Swimming Pool Design

Piedmont’s new pool complex coming along swimmingly so far

PIEDMONT — Plans are on track for Piedmont’s long-awaited new community pool, city officials say.

A firm has been chosen to do the design, planning and engineering for the swim complex. Former City Administrator Paul Benoit, who is consulting for the pool project, said the name of the firm will be released after the City Council has reviewed their proposal at the council’s Oct. 18 meeting.

Greg Cost, left, of Piedmont, plays with his son Felix, 2, during the annual pool pumpkin patch for kids Oct. 21, 2017, at Piedmont’s now-closed community pool. The old pool complex provided recreation, swim lessons, swim meets, lap swim and more, and dozens of supporters spoke at public meetings saying the community pool was a valued resource in town. The city’s new pool complex is expected to open in 2024. (Ray Chavez — staff archives) 

“Things are proceeding better than expected,” Benoit said. “We put an aggressive schedule together. All the proposals were top-notch proposals from very talented firms. We are very blessed and lucky. Things are right on schedule, and I’m thrilled with that. “Our focus is to keep things moving, open summer of 2024.”

“The need for a replacement aquatic facility has been evident for decades, so I’m delighted that Piedmont voters approved Measure UU,” said Piedmont City Councilmember Tim Rood, above, a former president of the city’s swim club. (Aric Crabb — staff archives)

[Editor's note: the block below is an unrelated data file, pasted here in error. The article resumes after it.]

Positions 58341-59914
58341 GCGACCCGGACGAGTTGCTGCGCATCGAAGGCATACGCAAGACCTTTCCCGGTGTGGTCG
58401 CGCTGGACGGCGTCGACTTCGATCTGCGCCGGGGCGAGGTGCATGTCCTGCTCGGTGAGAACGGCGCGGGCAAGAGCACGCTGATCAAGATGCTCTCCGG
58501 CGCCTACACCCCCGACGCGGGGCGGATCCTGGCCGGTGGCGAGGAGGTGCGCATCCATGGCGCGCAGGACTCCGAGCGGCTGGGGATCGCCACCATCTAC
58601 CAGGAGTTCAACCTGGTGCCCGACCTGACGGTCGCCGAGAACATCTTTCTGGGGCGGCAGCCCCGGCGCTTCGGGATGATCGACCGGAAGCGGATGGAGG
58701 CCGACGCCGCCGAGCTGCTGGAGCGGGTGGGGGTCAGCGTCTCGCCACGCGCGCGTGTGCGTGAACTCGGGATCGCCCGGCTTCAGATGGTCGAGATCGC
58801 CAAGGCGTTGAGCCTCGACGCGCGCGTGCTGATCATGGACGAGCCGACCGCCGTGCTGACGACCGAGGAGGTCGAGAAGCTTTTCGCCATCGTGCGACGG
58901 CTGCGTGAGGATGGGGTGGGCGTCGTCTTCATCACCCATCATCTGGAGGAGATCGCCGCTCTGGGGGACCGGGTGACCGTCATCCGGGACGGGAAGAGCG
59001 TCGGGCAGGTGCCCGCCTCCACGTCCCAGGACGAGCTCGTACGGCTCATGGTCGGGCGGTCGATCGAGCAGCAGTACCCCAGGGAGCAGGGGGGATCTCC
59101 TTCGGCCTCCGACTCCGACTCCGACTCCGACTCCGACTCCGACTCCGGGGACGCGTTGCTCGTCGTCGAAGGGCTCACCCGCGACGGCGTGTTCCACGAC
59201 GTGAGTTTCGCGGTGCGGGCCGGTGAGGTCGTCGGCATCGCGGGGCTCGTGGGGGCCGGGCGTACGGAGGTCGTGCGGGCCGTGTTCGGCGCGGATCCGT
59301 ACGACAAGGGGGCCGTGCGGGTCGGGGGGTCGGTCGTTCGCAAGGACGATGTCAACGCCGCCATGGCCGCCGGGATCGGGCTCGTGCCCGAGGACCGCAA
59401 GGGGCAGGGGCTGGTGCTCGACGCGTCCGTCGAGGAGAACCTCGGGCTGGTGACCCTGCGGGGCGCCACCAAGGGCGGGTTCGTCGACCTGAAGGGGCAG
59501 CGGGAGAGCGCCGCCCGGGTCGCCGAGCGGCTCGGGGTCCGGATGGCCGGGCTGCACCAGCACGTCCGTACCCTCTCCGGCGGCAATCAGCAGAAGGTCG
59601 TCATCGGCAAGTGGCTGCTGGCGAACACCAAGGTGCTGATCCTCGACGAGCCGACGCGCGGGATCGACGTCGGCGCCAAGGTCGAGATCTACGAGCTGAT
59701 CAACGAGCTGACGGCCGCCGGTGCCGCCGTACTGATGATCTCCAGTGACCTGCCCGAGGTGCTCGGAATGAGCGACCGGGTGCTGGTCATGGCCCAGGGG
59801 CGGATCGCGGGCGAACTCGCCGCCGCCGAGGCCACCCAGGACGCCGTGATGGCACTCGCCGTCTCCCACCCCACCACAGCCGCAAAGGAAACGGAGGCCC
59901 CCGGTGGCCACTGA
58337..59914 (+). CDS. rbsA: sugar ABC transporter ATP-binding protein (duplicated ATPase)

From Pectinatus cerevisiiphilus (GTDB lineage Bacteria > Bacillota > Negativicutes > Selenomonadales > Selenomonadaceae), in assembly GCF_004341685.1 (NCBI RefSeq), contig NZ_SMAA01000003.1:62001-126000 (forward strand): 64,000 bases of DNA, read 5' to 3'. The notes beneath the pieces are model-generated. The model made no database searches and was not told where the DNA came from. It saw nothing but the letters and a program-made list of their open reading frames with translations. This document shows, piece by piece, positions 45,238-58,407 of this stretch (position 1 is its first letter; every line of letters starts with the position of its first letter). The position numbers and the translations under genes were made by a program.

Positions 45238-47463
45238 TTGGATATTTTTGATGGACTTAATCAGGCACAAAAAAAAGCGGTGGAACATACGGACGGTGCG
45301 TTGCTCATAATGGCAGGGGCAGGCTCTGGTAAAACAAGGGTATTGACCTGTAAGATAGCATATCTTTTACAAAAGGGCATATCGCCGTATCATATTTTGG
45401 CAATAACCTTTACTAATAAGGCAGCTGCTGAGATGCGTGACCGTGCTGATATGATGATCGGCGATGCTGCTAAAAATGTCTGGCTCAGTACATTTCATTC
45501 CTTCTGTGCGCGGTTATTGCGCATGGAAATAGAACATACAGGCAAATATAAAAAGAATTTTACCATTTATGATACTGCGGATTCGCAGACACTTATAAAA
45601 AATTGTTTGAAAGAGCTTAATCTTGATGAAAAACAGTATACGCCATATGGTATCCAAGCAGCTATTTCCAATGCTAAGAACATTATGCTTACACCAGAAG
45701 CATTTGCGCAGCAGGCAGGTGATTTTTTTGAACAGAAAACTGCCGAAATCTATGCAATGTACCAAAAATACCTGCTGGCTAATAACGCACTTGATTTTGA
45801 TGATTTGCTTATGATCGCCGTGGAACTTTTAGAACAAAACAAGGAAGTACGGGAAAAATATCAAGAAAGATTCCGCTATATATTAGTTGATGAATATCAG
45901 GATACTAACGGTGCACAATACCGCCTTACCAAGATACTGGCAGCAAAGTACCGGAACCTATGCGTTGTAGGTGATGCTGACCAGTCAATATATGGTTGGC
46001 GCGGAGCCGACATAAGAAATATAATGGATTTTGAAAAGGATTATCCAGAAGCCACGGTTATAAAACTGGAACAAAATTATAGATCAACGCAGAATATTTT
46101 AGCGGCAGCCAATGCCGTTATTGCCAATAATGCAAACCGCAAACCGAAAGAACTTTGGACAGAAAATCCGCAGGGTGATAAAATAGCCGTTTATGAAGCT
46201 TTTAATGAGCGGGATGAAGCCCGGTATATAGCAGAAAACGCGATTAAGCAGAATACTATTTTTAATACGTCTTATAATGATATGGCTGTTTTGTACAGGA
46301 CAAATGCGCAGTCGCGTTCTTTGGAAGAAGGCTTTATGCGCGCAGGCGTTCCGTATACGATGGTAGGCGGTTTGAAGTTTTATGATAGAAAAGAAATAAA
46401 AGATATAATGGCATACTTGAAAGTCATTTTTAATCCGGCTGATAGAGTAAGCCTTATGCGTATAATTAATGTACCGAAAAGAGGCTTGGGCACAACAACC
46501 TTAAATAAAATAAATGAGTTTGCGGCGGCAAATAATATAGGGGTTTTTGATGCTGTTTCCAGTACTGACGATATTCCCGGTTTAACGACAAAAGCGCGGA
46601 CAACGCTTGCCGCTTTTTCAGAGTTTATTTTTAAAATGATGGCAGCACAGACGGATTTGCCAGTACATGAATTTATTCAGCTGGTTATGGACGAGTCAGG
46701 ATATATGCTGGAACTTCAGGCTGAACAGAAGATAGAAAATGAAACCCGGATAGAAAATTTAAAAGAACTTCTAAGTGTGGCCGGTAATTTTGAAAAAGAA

And moving they are. City Administrator Sara Lillevand said this week that “We are targeting mid- to late November for bond issuance. The $19.5 million is the principal or face value of the bonds. The actual amount of proceeds from the bonds will depend on the market conditions at the time of issuance.”

Piedmont voters approved Measure UU on the Nov. 3, 2020 ballot to construct a new facility to replace an aging one, which has been closed since the pandemic. The measure needed a two-thirds (66.667%) vote, which it received, passing with 68.8% approval. The ad valorem tax for Piedmonters will be $26.20 per $100,000 of assessed value, for an annual tax of $262 on a house valued at $1 million, for example. The tax would be imposed on properties for 30 years. Work has been and is being done to prepare the site, Benoit said.